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Electrical interview questions one might expect to answer during a job interview may fall into three categories: education, experience, and certification. In addition, preparing for a job interview will generally entail having a current, well-prepared resume and demonstrating desirability as a potential employee. Electrical interview questions will depend upon the specific job within the field; an applicant for a job as a residential electrician will field different questions from an electrical engineer.
Presenting a well-prepared resume is one of the primary tips for a job interview. This document will form the basis for many of the interview questions addressed to the applicant. The resume should provide specifics about all pertinent past and current employment information as well as contact information, education, and work experience. Dates and duration of job experience and electrical training are typically a necessity.
If a job is being sought from a large employer, an applicant may have at least two interviews, one from a human resources (HR) representative and one from a qualified manager. Questions regarding general qualifications and references might be expected in an interview by the HR staff member. Electrical interview questions typically will be asked by a manager with electrical training and will often include questions about knowledge and skills directly related to the job at hand.
When applying directly to an electrical contractor, electrical interview questions will likely relate to the specifics of the project. An applicant for a journeyman residential electrician’s job will typically be asked to show current certification and, if appropriate, a current union card. The applicant will then be required to answer interview answers regarding electrical building codes for the job locale and perhaps be asked to demonstrate knowledge of installation techniques.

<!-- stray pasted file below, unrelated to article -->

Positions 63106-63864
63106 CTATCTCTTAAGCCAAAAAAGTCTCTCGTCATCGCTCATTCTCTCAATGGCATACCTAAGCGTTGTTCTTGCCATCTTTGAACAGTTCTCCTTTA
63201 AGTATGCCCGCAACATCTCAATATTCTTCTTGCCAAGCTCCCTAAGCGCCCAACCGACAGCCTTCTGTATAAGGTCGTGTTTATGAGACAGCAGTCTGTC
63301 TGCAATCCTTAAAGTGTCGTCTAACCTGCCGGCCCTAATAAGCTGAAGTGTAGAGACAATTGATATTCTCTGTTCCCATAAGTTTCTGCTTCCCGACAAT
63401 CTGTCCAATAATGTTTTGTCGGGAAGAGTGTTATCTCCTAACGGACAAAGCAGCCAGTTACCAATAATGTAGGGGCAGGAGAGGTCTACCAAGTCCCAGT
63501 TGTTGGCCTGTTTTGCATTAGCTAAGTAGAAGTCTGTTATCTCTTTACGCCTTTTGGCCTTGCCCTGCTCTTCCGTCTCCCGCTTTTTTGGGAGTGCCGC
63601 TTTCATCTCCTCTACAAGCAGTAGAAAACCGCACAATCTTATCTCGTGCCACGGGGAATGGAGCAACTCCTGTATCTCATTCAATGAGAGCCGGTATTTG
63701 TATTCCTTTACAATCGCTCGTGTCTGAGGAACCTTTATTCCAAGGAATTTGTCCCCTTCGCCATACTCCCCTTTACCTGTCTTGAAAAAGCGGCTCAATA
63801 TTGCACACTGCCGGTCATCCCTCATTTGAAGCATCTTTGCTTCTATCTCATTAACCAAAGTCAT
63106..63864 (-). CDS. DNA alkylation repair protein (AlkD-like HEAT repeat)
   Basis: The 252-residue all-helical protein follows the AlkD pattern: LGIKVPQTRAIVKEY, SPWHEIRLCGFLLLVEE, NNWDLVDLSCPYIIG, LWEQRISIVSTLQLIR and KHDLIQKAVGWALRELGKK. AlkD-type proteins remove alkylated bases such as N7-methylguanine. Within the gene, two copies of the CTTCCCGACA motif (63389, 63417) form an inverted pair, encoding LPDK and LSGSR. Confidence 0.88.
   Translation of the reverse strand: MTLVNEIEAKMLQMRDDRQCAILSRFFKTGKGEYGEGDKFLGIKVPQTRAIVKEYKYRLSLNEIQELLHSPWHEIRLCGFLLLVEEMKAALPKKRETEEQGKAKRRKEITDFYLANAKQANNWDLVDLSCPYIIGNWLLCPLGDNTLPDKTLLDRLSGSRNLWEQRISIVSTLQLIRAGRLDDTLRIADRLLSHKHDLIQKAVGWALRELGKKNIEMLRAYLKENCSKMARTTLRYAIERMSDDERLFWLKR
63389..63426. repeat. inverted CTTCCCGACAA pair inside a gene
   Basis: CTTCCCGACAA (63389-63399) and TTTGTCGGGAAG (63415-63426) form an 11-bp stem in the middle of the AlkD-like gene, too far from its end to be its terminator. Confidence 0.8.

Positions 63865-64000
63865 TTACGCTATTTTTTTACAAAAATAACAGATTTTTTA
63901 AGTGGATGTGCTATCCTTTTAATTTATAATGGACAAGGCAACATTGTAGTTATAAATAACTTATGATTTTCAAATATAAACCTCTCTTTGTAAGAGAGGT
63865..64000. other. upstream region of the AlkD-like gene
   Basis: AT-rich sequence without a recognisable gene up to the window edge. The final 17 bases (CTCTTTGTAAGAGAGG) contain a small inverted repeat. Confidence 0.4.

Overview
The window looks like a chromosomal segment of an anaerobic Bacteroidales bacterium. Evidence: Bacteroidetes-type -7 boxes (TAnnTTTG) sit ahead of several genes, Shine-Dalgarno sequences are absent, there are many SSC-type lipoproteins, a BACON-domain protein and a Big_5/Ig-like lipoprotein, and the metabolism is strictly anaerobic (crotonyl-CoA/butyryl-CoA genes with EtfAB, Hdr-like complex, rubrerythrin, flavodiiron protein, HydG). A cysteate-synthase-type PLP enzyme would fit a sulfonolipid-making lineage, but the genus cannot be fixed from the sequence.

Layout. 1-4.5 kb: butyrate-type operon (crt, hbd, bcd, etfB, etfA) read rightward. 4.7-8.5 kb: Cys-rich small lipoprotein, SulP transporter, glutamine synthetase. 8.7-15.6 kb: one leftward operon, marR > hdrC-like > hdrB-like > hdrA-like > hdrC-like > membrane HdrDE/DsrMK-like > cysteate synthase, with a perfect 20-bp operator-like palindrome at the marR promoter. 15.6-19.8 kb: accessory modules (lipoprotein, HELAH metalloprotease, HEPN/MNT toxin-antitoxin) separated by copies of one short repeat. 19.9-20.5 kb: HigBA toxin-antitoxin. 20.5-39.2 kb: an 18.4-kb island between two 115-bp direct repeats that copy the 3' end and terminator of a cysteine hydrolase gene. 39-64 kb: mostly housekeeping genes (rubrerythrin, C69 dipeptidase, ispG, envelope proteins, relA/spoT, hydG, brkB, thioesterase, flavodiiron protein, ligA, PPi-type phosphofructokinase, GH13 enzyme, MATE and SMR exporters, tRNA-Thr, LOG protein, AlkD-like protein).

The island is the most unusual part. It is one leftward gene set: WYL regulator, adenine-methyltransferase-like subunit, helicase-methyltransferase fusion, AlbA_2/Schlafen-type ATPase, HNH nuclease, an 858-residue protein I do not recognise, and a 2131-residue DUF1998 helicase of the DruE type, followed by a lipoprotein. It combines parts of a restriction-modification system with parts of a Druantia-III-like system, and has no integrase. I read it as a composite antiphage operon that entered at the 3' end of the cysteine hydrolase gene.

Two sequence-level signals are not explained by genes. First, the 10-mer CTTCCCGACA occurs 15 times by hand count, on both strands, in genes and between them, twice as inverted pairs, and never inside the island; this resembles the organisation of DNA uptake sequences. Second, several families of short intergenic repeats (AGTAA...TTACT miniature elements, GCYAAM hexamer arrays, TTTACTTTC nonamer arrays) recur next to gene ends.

In the event that the applicant is seeking a job as an electrical engineer, questions pertaining to code may still apply. In addition, design questions may be asked and a request for examples of previous design projects may be presented. It is expected that the education level and depth of electrical knowledge would be substantially greater for an engineer than for an electrician.
While an electrical engineer usually has a university degree, an electrician may be well qualified with on-the-job training and the ability to pass a certification exam. To become an electrician, one must be able to read blueprints, understand principles of basic circuitry, and have the ability to utilize tools and electric meters such as an ohm meter, amp meter, or voltage meter. Electrical theory and code knowledge are available through course work at a college or technical school, and an exam is usual for certification.
Requirements to become an electrician in the United States vary from one state to another. International requirements differ as well, although some states and countries have reciprocity of certification. With a strong knowledge of the requirements for license or certification, any electrical interview questions should present no problem for a job applicant.
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